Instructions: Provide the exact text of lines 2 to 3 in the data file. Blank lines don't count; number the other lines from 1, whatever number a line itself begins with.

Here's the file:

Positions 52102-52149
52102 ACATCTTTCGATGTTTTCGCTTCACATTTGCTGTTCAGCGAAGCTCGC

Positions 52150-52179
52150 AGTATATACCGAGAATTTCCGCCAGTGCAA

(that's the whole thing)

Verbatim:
52102 ACATCTTTCGATGTTTTCGCTTCACATTTGCTGTTCAGCGAAGCTCGC

Positions 52150-52179